In her Big Data – Mixed Messages from Government article, Anne noted progress on The Australian Public Service Better Practice Guide to Big Data © Commonwealth of Australia 2014 (the BPG), which is a deliverable from Australian Public Service Big Data Strategy, © Commonwealth of Australia 2013. The Strategy identifies the “practical business opportunities that big data analysis presents including the optimisation of operations, the delivery of better, more informed decision making tools, the management and mitigation of financial and other risks, and the development of new business models all of which will lead to an increase in productivity and innovation.” However, Anne’s conclusion was that “ seizing those opportunities does require funding and skills. For the Australian Public Service Big Data Strategy, it is not clear where those will come from.”
Recent Government initiatives
To be fair, recent Government initiatives provide some visibility of potential cost savings. One such initiative was the Treasury Capability Review conducted by the Australian Public Service Commission (APSC) as part of the APSC reviews to assess capability in key agencies and to identify opportunities to raise the institutional capability of the service as a whole. The fieldwork for the review was undertaken between 17 June and 23 August 2013. The Summary Report noted that there was a need for Treasury to turn its mind to alternative means to deal with the demands on it, to sustain its pre-eminent role in providing policy advice. The review team identified four areas of priority for Treasury to consider in determining its way forward. The department’s response noted that progress was already being made in those areas.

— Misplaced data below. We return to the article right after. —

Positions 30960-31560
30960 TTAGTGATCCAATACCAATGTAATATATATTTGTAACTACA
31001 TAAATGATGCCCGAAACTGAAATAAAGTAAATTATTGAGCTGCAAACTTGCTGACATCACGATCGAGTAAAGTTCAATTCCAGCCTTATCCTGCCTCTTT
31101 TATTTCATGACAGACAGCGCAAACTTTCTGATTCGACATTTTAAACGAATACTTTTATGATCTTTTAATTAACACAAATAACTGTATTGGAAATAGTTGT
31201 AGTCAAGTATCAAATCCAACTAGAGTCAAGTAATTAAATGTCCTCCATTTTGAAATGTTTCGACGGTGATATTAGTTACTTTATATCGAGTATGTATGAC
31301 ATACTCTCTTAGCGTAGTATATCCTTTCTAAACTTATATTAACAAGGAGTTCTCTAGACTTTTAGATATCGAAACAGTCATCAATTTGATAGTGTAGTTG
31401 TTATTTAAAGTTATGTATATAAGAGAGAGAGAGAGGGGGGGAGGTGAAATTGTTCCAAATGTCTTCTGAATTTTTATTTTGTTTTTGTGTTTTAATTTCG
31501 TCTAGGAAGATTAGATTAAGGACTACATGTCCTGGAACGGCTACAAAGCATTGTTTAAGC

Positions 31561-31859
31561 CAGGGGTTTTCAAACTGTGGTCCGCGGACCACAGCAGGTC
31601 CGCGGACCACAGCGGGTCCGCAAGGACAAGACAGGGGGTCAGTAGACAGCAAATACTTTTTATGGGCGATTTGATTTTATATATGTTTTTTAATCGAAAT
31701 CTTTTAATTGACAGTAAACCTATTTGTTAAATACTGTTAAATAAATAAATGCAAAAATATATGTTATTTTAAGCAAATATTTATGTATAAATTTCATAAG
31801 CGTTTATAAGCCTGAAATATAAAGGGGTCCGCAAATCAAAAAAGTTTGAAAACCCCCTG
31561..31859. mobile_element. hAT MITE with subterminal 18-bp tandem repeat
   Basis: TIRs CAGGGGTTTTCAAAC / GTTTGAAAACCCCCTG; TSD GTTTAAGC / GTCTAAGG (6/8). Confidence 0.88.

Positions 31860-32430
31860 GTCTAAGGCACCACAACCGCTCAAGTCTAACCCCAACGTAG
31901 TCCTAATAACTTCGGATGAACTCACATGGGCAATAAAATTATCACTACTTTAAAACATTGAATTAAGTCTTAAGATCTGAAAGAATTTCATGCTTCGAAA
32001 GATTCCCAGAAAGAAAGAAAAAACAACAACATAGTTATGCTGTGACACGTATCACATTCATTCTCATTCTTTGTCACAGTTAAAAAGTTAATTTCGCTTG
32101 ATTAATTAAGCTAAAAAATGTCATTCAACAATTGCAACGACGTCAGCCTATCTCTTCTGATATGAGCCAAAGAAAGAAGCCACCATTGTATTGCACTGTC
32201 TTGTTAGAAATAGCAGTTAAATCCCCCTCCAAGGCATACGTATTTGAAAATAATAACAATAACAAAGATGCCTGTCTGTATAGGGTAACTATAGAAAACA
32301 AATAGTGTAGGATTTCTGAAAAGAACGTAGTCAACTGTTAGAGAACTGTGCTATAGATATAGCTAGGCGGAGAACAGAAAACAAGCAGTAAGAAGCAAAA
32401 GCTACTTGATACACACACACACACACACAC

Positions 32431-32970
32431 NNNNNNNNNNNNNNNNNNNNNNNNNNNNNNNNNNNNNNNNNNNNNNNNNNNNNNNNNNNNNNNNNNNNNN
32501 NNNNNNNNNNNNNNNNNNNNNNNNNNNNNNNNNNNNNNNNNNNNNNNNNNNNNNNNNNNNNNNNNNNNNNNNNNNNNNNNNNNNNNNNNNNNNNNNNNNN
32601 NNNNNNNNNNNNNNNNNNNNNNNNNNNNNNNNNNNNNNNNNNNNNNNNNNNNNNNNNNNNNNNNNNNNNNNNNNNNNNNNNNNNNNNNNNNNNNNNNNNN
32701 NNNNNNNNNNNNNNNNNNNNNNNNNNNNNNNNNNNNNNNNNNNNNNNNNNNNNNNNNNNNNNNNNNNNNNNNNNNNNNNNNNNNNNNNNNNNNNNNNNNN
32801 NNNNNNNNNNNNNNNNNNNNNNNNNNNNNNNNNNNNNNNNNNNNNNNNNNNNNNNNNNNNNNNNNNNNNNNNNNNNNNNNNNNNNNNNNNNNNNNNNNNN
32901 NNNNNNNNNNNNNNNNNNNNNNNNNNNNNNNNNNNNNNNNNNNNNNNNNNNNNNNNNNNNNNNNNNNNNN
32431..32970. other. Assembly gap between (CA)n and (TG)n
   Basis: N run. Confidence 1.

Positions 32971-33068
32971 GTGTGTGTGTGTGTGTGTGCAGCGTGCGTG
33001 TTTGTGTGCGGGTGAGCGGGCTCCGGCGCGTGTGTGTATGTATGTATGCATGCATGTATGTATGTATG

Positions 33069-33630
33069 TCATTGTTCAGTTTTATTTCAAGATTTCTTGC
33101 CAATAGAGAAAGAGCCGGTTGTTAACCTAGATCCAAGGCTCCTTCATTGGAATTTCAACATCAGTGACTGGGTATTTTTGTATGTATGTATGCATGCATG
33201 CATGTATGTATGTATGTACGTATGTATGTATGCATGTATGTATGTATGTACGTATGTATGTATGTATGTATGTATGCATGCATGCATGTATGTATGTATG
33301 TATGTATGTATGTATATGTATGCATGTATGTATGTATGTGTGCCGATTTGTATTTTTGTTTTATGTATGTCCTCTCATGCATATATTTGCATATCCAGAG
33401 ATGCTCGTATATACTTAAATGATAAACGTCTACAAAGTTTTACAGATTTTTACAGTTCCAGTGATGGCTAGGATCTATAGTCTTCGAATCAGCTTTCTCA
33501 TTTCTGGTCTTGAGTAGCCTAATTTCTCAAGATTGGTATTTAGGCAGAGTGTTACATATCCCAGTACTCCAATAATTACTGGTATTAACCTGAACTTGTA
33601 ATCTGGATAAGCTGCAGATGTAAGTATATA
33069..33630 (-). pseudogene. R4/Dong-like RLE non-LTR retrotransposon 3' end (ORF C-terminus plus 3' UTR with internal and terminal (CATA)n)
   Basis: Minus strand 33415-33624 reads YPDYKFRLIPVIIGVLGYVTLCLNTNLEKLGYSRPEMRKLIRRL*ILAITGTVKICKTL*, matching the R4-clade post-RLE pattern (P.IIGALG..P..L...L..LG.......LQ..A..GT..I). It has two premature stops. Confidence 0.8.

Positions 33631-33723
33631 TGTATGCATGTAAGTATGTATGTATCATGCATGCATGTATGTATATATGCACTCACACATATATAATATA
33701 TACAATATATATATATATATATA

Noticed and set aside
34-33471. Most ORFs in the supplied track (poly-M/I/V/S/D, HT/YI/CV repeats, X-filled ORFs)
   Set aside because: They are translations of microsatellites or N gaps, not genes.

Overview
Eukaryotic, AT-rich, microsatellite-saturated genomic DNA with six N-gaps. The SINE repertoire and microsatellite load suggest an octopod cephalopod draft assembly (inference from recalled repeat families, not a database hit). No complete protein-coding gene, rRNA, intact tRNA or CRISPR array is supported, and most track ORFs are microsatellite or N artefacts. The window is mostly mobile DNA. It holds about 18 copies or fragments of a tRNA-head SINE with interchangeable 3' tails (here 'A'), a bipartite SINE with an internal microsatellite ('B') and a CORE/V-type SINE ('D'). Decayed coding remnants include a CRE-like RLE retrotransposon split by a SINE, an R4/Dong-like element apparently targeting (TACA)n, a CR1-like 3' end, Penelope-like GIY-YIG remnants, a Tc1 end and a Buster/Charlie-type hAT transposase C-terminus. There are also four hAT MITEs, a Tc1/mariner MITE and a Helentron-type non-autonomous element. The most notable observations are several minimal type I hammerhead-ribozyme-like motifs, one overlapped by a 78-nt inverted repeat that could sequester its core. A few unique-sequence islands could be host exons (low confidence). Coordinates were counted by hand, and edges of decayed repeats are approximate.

Another initiative was the Government’s Cloud Policy update and issue in October 2014 by the Departments of Finance and Communications as the Australian Government Cloud Computing Policy — Smarter ICT Investment, Version 3.0 © Commonwealth of Australia 2014. The Cloud Policy requires that agencies now must adopt cloud where it is fit for purpose, provides adequate protection of data and delivers value for money. The Australian Government procures approximately $6 billion of ICT services annually and the Cloud Policy notes that the Departments of Finance and Communications are committed to leading by example, demonstrating the benefits of investing in and using cloud services.
Can Australia learn from NIST’s 3 Year Plan?
While those initiatives show that progress is being made, we are not seeing the Whole-Of-Government approach needed to meet the eGovernment and Digital Economy Policy objectives. The Government’s Cloud Policy notes that the Australian Government has adopted the US Government’s National Institute of Standards and Technology (NIST) Definition of Cloud Computing. Maybe now is the time to borrow a bit more from NIST.
In our October Issue, we looked at the new NIST Three – Year Programmatic Plan, FY2014-2016 in the article ICT Metrics: NIST’s New Measurement Science Plan. The NIST 3 Year Plan includes development of frameworks, standards, guidelines, metrics and tools for Accelerating Advanced Technology Adoption and the article noted that “Of particular interest to ICT management, staff and business stakeholders is Section 3.2 Optimizing Capabilities for Long-Term Trends, which includes 3.2.3 Big Data and 3.2.4 Systems Engineering.”
It looks like Australia might benefit from adopting some of the NIST Three – Year Programmatic Plan, FY2014-2016 new measurement science capability.